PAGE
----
One Death, Seven New Cases of COVID-19, 24 Recoveries

The Covid Chronicle

**** HEALTH/WELLNESS Media Release

One Death, Seven New Cases of COVID-19, 24 Recoveries
Today, October 26, Nova Scotia is reporting one death related to COVID-19. A woman in her 70s in Western Zone has died.

“I’m very saddened to hear another family has lost a loved one,” said Premier Tim Houston. “This is a stark reminder of how serious this virus is. I know we have been at this for a long time and people are getting tired, but we cannot be complacent.”

Nova Scotia is also reporting seven new cases of COVID-19 and 24 recoveries.

The seven cases are in Central Zone.

“My prayers and condolences are with the family and loved ones of the woman who has passed,” said Dr. Robert Strang, Nova Scotia’s Chief Medical Officer of Health. “The vaccine can help prevent serious illness, hospitalization and death. Do your part and get vaccinated if you haven’t done so already to protect yourselves and the people around you.”

On October 25, there were no notifications of school exposures. Any time there is an exposure at a school, all staff, parents and guardians are notified if a positive case (student, teacher or staff) was at the school while infectious. A list of schools with exposures is available online:

As of today, Nova Scotia has 134 active cases of COVID-19. Of those, 10 people are in hospital, including one in ICU.

On October 25, Nova Scotia Health Authority’s labs completed 1,917 tests.

As of October 25, 1,564,733 doses of COVID-19 vaccine have been administered. Of those, 756,880 Nova Scotians have received their second dose, and 1,311 eligible Nova Scotians have received a third dose.

Since August 1, there have been 1,376 positive COVID-19 cases and six deaths. Cases range in age from under 10 to over 90. There are 1,236 resolved cases. Cumulative cases may change as data is updated in Panorama.

Testing advice:

Nova Scotians with or without symptoms can book a test at: for COVID-19 for COVID-19 testing centres across the province. Those eligible to receive asymptomatic testing are listed at: . Those with no symptoms who do not meet the criteria are encouraged to use one of the rapid testing pop-up sites if they want to be tested. Some public health mobile unit clinics also offer drop-in testing; this will be noted in promotions.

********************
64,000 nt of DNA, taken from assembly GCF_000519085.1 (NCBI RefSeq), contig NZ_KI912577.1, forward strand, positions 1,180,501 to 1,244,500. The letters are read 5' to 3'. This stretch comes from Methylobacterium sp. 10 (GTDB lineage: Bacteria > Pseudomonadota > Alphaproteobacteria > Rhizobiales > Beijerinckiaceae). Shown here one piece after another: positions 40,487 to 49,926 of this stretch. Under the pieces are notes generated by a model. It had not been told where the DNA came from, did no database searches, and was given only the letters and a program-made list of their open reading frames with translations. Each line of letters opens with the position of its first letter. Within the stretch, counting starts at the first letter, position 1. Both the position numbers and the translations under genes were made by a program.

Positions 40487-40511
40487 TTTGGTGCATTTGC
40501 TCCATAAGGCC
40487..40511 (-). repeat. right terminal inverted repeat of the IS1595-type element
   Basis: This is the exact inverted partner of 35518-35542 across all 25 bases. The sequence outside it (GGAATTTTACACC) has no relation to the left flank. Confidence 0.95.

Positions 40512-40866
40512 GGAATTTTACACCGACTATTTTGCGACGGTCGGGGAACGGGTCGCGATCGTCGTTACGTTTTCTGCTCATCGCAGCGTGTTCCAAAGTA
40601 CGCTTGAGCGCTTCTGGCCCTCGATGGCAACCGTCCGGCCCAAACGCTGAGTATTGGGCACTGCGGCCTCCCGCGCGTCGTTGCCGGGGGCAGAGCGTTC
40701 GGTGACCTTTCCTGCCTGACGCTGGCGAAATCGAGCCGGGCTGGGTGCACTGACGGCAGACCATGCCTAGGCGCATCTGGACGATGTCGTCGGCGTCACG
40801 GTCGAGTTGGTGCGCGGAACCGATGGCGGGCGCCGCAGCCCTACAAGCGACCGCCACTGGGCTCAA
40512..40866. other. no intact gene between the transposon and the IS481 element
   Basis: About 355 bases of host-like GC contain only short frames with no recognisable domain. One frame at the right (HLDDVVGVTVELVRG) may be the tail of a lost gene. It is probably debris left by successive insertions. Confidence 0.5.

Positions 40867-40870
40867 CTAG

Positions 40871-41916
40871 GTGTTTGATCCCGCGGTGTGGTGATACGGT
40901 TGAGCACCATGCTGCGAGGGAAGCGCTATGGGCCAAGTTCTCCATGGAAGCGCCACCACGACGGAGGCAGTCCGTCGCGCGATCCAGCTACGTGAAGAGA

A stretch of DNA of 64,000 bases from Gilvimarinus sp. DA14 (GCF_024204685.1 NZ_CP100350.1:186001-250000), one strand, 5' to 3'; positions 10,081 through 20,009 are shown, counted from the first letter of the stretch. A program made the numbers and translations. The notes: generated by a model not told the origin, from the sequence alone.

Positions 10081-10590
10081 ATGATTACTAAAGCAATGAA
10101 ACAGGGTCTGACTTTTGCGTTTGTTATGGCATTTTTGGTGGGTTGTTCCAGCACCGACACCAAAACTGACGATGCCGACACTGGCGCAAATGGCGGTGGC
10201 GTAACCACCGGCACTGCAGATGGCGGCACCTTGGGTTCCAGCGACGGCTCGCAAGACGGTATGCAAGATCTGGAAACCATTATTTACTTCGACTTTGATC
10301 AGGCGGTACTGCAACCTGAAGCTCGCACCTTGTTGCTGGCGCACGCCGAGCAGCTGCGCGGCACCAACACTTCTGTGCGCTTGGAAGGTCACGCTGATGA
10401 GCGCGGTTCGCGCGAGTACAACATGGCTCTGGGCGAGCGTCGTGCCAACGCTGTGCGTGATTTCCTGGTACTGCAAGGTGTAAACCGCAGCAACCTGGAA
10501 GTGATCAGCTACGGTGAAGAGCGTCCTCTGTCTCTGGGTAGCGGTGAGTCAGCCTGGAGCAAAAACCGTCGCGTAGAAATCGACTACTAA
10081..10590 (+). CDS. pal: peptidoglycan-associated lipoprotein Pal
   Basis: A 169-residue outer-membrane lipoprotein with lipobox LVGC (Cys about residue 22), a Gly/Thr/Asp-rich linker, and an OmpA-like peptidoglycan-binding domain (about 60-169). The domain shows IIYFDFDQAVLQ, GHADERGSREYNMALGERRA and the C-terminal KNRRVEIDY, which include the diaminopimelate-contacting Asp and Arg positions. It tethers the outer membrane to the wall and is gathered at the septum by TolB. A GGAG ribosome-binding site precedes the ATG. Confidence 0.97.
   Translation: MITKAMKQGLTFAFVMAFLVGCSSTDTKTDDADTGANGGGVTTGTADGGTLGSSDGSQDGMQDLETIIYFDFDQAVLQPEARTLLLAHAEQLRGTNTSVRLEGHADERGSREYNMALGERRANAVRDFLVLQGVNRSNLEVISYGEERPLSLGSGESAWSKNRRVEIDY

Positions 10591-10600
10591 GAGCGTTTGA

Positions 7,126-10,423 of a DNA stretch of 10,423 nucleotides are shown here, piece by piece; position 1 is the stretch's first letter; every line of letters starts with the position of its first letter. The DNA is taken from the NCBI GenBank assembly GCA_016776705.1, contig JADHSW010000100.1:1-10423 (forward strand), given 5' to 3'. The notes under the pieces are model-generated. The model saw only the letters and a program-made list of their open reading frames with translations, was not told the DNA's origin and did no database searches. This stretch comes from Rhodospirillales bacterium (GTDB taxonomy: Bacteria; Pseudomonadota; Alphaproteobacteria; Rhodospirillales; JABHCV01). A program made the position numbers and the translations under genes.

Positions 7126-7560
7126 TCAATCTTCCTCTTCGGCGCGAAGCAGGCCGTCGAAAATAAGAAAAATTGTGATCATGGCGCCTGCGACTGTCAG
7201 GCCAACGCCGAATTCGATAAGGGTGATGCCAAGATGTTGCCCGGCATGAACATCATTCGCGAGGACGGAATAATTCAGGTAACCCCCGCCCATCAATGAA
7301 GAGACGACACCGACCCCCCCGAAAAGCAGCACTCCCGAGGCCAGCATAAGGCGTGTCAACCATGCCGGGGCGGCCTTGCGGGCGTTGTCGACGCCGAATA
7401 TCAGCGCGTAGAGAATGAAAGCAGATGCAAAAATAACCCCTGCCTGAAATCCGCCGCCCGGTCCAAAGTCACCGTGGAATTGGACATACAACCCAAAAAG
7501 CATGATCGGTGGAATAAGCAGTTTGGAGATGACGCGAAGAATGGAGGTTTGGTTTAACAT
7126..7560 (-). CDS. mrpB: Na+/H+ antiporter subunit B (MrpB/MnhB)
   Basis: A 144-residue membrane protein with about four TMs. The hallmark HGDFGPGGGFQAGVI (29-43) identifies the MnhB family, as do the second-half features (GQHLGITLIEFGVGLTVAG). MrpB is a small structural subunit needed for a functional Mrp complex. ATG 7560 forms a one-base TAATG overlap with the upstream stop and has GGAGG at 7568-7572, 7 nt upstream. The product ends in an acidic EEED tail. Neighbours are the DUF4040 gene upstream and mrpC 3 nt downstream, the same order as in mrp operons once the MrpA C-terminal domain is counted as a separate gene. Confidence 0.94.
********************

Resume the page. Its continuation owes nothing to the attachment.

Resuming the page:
Anyone with COVID-19 symptoms is advised to self-isolate and book a COVID-19 test.

Anyone advised by public health that they were a close contact needs to complete a full 14-day quarantine, regardless of test results, unless they are fully vaccinated. If they are fully vaccinated at least 14 days before the exposure date, they do not need to self-isolate as long as they are not experiencing any COVID-19 symptoms. They should still get tested and should monitor for symptoms up to 14 days after the exposure date. If symptoms develop, they should get tested and self-isolate until they receive a negative test result.

Symptoms and self-assessment:

Nova Scotians should visit to do a self-assessment if in the past 48 hours they have had or are currently experiencing:

— cough (new or worsening)

Or two or more of the following symptoms:

— fever (chills, sweats)
— headache
— runny nose or nasal congestion
— sore throat
— shortness of breath or difficulty breathing

People should call 811 if they cannot access the online self-assessment or wish to speak with a nurse about their symptoms.

Anyone with symptoms should immediately self-isolate and book a test.

Quick Facts:
— a state of emergency was declared under the Emergency Management Act on March 22, 2020, and has been extended to October 31, 2021

Additional Resources:
Nova Scotians can find accurate, up-to-date information, handwashing posters and fact sheets at:

More information on COVID-19 case data, testing and vaccines is available at:

More information about public health text notifications of positive COVID-19 cases and close contacts is available here:

Government of Canada: or 1-833-784-4397 (toll-free)

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